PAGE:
You can see it all over the place. The interview clips end a little later than normal so we can witness all the sneezing, burping, and nose blowing that occurs once someone has finished saying their bit. Exterior shots of the Thompsons' house never fail to feature a train rocking the tracks just beside their bedroom windows. The whole middle segment highlights an annual event called The Redneck Olympics with exploitative glee. Even the decision to subtitle these hicks feels pointed. It's fun but ugly.

But of course, this family is ugly, too, and the show is only possible with their consent and full participation. Capitalizing on their sudden attention, June and Alana in particular seem to understand what people want from them and deliver with gusto. The other three girls don't quite have it down yet, save maybe for fifteen year old Jessica. We barely see or hear from Lauren or Anna because they conduct themselves with near normalcy.

But for all this ugliness, there's an even more interesting dynamic at this show's core. Despite their crudeness, this family really appears to love each other. Their physical hearts may be overburdened and clogged, but their poetic hearts kind of soar. The five ladies just sloth around their house snacking and washing their hair in the sink. There's none of the histrionics or drama you might expect from a set up like this.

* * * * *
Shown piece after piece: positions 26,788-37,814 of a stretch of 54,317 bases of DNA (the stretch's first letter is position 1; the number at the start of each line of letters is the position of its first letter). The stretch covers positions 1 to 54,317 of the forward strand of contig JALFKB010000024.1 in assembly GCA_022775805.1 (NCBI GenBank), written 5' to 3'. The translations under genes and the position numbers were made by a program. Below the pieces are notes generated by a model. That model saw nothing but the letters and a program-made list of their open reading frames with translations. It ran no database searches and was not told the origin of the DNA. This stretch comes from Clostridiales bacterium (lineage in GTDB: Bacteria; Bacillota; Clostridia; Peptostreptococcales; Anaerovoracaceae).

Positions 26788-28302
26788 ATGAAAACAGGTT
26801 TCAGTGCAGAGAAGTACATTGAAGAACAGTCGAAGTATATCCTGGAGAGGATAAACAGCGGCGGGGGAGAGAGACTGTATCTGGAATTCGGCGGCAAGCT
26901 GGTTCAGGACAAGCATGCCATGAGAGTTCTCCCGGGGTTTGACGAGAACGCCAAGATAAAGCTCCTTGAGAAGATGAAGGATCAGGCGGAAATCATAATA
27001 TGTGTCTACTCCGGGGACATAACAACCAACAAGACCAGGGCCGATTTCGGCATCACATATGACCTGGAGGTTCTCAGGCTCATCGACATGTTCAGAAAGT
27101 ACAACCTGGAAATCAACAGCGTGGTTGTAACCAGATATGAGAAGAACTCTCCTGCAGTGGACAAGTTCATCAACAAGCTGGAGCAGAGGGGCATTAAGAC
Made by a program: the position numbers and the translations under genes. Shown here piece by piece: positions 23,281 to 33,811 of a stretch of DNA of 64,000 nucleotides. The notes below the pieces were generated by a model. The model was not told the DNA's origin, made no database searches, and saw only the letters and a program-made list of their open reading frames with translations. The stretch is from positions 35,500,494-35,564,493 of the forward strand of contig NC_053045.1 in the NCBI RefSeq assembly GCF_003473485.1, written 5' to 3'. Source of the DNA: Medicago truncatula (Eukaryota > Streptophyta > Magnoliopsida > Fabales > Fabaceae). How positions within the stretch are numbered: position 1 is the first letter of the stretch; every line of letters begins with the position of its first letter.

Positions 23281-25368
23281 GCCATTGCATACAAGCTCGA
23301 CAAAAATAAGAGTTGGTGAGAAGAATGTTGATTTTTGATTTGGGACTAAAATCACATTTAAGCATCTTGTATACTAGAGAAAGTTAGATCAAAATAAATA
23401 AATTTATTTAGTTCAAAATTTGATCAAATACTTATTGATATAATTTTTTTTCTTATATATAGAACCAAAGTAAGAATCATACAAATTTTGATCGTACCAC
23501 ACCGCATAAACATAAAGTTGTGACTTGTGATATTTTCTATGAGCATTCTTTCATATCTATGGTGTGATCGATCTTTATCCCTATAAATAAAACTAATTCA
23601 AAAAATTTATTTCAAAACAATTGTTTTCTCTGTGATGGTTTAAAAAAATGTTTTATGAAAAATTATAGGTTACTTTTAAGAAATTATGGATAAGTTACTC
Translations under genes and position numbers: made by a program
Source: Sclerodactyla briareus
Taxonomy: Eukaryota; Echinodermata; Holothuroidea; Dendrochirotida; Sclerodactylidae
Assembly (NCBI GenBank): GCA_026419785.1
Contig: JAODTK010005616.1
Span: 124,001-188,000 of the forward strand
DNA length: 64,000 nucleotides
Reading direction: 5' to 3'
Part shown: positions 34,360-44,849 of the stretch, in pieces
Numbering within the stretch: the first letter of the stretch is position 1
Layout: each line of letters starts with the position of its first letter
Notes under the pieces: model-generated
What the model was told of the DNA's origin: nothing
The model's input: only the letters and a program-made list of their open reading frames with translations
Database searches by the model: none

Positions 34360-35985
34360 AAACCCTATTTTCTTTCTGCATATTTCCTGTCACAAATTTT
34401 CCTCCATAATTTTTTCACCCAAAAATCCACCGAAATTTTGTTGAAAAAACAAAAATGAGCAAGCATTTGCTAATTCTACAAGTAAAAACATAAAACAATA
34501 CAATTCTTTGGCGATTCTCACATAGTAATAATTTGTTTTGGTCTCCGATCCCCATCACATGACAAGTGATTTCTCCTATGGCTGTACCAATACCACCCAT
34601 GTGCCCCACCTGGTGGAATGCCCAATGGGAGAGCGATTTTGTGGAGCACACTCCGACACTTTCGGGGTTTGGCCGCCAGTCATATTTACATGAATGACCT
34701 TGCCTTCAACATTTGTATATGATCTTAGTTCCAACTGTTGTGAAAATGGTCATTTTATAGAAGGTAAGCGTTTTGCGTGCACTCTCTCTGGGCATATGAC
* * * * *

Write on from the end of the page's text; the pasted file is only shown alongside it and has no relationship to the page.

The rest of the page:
Unearned confidence is kind of at the core of the Thompsons' abject exteriors, but maybe there's something to it. With events such as "Bobbing for Pig Feet" and "Mud Pit Bellyflop," The Redneck Olympics seemly exists only to affirm the community's redneck bonafides rather than provide real competition. But you can't deny that everyone's happy. No one really gives a shit about coming in second or anything.

A later segment even brings a little reality to this reality show. Tired of having everyone call her "Chubbs" and "Chubbette," Jessica decides she wants to go on a diet. If you watch the episode (and I believe everyone should, at least for anthropological reasons) notice how accepting June is of her daughter's decision, despite knowing full well she's going to fail. Even more shocking, Lauren asks her mother to diet with her, and June agrees. Now it's Sugar Bear's turn to quietly support a clearly doomed premise, which is the right thing to do.